The introduction of social media has transformed how millions of people communicate with friends, family, strangers, and businesses. Unfortunately, it has also provided an outlet for fraud, scams, and unethical business practices to reach a broad audience. Whether through social media marketplaces, sponsored advertisements, business or friend impersonation, or many other tactics, social media provides a direct-to-consumer contact method that scammers can use to carry out various schemes. While these platforms try to prevent bad actors from using them maliciously, there are countless challenges to identifying and restricting access. The best defense against falling victim to fraud and scams originating from social media interactions is to understand how bad actors use the most popular platforms.
As a social media network designed for business networking, fraud on this platform typically leverages professional messaging, employment opportunities, influencer marketing, and impersonation. Scammers know that having a LinkedIn profile enhances their credibility and will often create an account to match their claims of industry expertise. They often include false job histories with well-known companies, fake degrees or credentials, and other details designed to make them appear like experts in their field. This tactic is frequently used with cryptocurrency and investment scams to help the scammer seem like a legitimate, successful trader. A major goal for these scammers is to provide a false sense of security, and they will often ask for their targets to trust them, capitalizing on the “no risk, no reward” mentality.
Another popular tactic used on LinkedIn is fraudulent employment postings or positions. These job opportunities often advertise high-paying entry-level positions that require little to no experience, are 100% remote, and provide flexible working hours. Users should also be aware of fraudulent professional development courses, resume writing services, unrecognized industry certificates or credentials, and ineffective recruitment agencies.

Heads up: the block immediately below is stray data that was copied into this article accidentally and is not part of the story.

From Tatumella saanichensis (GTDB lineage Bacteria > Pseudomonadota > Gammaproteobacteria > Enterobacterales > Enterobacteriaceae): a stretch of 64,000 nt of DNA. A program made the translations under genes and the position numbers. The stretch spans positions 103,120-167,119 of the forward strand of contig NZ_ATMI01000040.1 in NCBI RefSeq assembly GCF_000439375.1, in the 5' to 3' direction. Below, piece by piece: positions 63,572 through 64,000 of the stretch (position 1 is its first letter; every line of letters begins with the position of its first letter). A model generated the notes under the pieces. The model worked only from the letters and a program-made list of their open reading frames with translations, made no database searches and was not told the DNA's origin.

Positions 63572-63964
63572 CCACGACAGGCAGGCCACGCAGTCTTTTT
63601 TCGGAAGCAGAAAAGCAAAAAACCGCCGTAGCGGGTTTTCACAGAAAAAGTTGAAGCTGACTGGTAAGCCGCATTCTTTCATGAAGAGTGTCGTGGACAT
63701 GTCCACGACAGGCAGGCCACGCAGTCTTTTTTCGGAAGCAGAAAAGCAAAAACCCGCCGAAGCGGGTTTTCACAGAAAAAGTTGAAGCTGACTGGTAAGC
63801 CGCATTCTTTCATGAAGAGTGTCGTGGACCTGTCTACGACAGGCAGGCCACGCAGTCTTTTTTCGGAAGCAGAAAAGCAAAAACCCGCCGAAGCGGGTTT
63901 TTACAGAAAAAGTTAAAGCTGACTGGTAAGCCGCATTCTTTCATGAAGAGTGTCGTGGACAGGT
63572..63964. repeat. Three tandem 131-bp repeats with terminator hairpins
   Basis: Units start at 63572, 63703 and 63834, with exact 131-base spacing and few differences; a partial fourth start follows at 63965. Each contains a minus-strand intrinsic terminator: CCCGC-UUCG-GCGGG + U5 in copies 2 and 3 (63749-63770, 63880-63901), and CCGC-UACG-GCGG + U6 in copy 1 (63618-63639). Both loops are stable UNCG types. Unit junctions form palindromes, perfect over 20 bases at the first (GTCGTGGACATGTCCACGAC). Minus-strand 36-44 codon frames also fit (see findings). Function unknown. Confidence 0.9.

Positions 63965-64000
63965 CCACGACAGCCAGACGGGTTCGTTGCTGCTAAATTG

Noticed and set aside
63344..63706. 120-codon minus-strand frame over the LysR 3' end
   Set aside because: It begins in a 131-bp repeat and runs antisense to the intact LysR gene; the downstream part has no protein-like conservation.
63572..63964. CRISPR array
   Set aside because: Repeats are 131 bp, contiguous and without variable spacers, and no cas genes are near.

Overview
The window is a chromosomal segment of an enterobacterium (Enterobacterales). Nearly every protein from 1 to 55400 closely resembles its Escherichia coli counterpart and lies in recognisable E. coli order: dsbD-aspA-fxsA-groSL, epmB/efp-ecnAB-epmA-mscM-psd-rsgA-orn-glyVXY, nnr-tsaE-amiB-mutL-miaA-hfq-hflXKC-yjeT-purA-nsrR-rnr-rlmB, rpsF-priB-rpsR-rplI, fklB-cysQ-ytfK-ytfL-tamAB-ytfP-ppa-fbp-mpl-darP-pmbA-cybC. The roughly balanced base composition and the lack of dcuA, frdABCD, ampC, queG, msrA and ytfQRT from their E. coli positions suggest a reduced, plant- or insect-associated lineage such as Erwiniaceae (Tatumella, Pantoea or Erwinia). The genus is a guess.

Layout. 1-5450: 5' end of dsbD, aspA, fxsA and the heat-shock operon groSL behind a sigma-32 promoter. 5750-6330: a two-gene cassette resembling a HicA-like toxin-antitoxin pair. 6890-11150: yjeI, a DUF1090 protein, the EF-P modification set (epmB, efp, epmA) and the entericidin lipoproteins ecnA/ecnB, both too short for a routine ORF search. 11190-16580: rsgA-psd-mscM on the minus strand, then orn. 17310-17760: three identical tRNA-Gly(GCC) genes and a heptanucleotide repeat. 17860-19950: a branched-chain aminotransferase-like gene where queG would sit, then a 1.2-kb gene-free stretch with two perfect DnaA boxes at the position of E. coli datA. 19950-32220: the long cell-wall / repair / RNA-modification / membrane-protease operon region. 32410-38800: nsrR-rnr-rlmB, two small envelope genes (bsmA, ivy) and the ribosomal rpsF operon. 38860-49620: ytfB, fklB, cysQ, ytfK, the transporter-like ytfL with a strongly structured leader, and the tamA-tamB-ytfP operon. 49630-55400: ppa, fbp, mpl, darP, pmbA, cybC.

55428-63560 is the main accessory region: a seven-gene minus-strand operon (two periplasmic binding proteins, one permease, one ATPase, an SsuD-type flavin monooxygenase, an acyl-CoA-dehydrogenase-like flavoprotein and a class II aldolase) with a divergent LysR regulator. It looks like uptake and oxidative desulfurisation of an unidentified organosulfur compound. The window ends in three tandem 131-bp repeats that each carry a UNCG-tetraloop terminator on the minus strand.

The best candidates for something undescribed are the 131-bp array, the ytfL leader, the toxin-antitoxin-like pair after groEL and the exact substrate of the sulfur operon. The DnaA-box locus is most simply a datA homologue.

As one of the most widely used social media platforms, scammers turn to Facebook to carry out a range of schemes. While some focus primarily on fraudulent purchases using Facebook Marketplace or community buy-and-sell groups, other scams rely on using compromised accounts to reach out to a network of friends and family. When an account is compromised, a scammer may use it to ask Facebook friends for money due to a fabricated emergency, provide a fake investment opportunity, or have them follow a link that will compromise their own accounts. Other schemes repurpose stolen pictures of disasters or are taken out of context, asking for donations by relying on the goodness of strangers and their emotional reactions to a fabricated situation.
Facebook users are also encouraged to be mindful of the information they provide while answering popular social media quizzes, as well as consider what the company creating the quiz does with the information that is provided. Take a moment to review what permissions and information you are granting a website to get from your account if you are asked to link your account when sharing results from a quiz.
With a focus on visually engaging content, scammers use Instagram to showcase fabricated projects or results. Often, unethical contractors will steal photos of projects completed by reputable businesses and pass them off as their own. This tactic is also used by fraudulent or impersonated fitness and health influencers who provide before and after pictures of people who supposedly used a promoted product or program. In many cases, health products and programs are advertised as subscription-based services that mislead consumers about the fitness results they can expect, the total cost of the service, or additional fees for canceling the subscription.
Users should also be wary of romance scams originating from an Instagram account, especially if the romantic interest directs the user to an investment or cryptocurrency opportunity. A romance scammer may often spend weeks or months talking with a potential target to build trust before enacting their scheme. Often, this takes the form of a request for money to help with travel costs to visit or due to a made-up emergency, like a hospital bill or mortgage payment.